Another of the soldiers in the lease signing meeting happened to get the house right across the street from us. As we both got to our new homes around the same time, Bill overheard the neighbor bragging about how his wife went to transportation in person and managed to get a delivery of their stuff for the very next day. “You’ve got to go down there,” he told me. “I’m planning to,” I replied. “Wear that blue shirt,” he suggested. The blue shirt is a very fashionable one which happens to accentuate my, um, hormonally enhanced chest. I remarked that it may be a woman who helped me, but he felt that I looked cutely pregnant as well, and the shirt would “work” for any gender. So, yes, my husband blatantly suggested I flaunt my pregnant sex appeal in an effort to get our stuff delivered early.

As an aside, while at the zoo last week, we saw the hippos. They have a window where you can watch them swim. “They look so graceful,” Bill remarked. I think the husbands of pregnant women have a skewed idea of graceful and sexy.

But I did wear the blue shirt, and I did go down there first thing Tuesday morning, and I did get our delivery moved to the very next day.

And now, I am living with boxes as my main element of decoration. I slept in my own bed, although it didn’t help much with my lower back which I think I strained yesterday. I am getting old. The telephone and cable people come today, so I’ll have my own internet connection and won’t have to live off the generosity of others. And I really hope to get my kitchen unpacked so we can eat simple, but homecooked, food for the first time in a while.

But now I’m off to a place called The Daily Grind. I used the very last of my coffee to make a weak half-pot for Bill and I, and we need something a bit better to get through the day.

Riding in cars with boys and girls

It was close to dinner time yesterday, and we were still about an hour away from our destination. I looked over at Bill and said, “So tell me…I died, and this is Purgatory, right?” It couldn’t have been Hell. I still had tremendous Hope that the misery would end…eventually.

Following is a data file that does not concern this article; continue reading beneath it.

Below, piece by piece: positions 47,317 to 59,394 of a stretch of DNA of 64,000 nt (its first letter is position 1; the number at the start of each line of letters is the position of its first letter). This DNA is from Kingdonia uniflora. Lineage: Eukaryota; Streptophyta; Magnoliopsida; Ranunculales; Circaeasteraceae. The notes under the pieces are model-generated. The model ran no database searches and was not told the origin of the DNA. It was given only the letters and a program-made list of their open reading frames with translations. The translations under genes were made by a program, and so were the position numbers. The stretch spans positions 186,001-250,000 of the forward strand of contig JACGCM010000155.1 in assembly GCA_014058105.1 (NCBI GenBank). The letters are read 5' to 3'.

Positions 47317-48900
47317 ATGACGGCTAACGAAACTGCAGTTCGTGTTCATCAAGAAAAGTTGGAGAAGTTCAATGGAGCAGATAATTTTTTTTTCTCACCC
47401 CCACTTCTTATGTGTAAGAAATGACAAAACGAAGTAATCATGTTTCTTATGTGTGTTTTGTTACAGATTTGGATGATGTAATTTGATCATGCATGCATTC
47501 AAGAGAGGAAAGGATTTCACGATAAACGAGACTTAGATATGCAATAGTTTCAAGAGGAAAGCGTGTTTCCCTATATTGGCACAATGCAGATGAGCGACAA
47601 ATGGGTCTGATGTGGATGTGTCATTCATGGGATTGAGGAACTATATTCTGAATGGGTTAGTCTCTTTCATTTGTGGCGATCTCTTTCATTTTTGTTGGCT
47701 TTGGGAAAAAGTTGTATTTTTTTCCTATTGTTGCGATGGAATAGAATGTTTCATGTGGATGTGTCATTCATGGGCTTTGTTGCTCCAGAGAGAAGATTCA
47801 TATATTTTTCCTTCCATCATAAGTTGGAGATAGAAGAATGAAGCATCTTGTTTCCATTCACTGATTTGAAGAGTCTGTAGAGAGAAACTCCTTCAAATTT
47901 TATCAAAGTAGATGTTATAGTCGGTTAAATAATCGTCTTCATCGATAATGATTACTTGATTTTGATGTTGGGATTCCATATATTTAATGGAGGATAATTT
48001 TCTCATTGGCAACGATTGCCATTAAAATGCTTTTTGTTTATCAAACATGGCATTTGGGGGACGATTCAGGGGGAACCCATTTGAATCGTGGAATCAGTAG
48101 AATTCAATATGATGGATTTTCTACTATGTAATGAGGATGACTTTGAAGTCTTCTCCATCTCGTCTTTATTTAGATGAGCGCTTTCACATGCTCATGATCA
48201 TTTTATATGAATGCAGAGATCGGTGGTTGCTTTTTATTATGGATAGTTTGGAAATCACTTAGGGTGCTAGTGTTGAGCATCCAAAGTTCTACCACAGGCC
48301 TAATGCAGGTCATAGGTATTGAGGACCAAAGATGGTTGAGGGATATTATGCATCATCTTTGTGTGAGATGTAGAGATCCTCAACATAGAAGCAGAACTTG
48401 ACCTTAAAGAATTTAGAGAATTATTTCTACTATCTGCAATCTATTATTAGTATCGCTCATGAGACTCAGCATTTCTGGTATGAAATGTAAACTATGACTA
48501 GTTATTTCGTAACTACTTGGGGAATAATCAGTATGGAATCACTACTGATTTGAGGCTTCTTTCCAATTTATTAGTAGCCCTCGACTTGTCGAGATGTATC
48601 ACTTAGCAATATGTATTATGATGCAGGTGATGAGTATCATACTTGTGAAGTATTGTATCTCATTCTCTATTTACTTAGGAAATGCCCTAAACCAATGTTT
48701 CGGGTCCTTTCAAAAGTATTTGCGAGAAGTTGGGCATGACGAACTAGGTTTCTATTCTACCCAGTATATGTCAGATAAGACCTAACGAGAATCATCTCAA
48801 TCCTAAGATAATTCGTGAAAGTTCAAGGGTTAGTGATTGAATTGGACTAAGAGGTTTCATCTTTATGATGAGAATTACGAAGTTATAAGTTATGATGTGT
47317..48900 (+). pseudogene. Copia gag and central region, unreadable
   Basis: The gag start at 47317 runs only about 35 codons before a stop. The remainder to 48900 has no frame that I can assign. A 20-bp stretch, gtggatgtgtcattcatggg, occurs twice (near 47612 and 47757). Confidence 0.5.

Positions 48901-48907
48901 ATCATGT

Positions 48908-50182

Wednesday morning at breakfast, Jenny turned her big, beautiful eyes on me and asked, “What will Daddy and you do when we’re all grown up?”

For starters, we will not take long car trips with children under the age of 5.

Jenny spent every waking moment yesterday complaining. I did not think it was possible for a child so young to be able to keep up a grouchy mood for so long. Surely, I thought, she’ll just give up and fall asleep. But no, from sun up to sun down was a continuous monologue about how unhappy she was.

Imagine: I’m hungry. (inhale) I’m hungry. (inhale) I’m hungry. (inhale)

Attempting to offer snacks simply generated fifteen minutes of frustration while she expressed her displeasure about the available options and listed all sorts of choices available to someone with a fully stocked kitchen, but not readily accessible to those trapped inside a 12 passenger van.

The next hour might have been I want to watch something else over and over again as all four of her siblings happily watched a new video. The promise that she could pick the next video did not pacify her, although the promise that if she didn’t cut out the complaining would guarantee that she would not pick out the next video bought us about 20 minutes of quiet.

Of course, we did our best to ignore her, but we’re not deaf, and by dinner time the persistent little stream of annoyance had eroded every last bit of civility in my normally doting mother’s heart.

They say we’ll miss these days. Hmmm.

Right now, Bill is at the hotel pool with the older three, and Jenny and Peter are concluding their much needed naps. We’ve been to the top of the Arch and inside the Old Cathedral today. If good moods prevail, we may go to the zoo which is open until 7 pm. The one good thing about having little ones is that budgeting only 2 hours for the zoo or any other museum or venture is realistic. We know we won’t see it all, but that’s ok, we know better than to try to.